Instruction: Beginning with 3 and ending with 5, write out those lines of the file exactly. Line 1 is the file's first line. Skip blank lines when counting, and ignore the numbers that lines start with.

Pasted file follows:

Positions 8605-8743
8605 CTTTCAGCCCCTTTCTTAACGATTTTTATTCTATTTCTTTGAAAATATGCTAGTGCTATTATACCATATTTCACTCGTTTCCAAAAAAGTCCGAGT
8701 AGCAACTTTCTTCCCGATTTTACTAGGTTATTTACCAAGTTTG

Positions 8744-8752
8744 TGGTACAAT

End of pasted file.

8701 AGCAACTTTCTTCCCGATTTTACTAGGTTATTTACCAAGTTTG

Positions 8744-8752
8744 TGGTACAAT